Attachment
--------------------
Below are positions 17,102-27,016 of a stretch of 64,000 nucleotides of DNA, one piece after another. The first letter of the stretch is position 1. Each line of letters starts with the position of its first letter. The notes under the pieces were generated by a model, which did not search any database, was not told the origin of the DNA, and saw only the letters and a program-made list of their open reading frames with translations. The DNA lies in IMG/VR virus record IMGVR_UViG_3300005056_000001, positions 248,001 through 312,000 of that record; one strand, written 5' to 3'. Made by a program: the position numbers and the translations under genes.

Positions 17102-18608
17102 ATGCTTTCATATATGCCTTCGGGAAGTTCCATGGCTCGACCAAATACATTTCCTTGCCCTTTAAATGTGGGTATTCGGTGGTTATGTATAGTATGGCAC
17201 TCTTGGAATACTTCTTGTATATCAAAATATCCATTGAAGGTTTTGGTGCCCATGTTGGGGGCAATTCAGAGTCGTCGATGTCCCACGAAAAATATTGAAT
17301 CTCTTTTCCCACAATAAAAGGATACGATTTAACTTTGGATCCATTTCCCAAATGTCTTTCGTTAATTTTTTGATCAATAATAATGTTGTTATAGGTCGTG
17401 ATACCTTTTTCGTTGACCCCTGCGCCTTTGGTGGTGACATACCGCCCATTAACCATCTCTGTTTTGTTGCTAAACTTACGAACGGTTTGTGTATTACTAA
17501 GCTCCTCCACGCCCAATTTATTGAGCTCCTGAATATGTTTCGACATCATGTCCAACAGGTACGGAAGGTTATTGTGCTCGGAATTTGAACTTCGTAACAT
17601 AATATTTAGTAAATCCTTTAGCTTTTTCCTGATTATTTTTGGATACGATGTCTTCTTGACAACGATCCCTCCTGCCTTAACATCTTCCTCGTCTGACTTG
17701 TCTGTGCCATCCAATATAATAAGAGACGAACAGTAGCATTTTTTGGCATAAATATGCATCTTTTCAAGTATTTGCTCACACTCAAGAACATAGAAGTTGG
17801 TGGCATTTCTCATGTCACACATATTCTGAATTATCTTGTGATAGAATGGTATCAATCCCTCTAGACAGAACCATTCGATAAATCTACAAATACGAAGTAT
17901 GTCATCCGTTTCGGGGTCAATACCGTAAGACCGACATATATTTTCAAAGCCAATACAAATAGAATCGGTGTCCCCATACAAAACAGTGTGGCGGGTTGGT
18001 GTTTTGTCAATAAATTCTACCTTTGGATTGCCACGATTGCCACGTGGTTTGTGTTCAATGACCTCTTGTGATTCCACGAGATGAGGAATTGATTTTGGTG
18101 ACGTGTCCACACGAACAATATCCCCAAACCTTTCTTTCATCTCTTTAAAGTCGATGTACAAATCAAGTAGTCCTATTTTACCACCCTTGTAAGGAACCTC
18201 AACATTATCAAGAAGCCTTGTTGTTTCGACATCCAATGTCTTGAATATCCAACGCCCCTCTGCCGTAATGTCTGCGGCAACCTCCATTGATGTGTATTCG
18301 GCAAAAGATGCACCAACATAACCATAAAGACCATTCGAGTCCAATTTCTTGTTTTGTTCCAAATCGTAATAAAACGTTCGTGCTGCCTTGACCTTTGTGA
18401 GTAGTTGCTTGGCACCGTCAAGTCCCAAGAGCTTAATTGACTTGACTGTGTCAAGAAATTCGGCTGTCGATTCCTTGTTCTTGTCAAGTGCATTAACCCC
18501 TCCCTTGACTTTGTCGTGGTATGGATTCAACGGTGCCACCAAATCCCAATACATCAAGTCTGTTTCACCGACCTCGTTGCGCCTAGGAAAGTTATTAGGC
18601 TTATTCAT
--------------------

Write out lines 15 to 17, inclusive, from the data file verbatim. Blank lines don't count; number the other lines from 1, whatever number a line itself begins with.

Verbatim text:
18301 GCAAAAGATGCACCAACATAACCATAAAGACCATTCGAGTCCAATTTCTTGTTTTGTTCCAAATCGTAATAAAACGTTCGTGCTGCCTTGACCTTTGTGA
18401 GTAGTTGCTTGGCACCGTCAAGTCCCAAGAGCTTAATTGACTTGACTGTGTCAAGAAATTCGGCTGTCGATTCCTTGTTCTTGTCAAGTGCATTAACCCC
18501 TCCCTTGACTTTGTCGTGGTATGGATTCAACGGTGCCACCAAATCCCAATACATCAAGTCTGTTTCACCGACCTCGTTGCGCCTAGGAAAGTTATTAGGC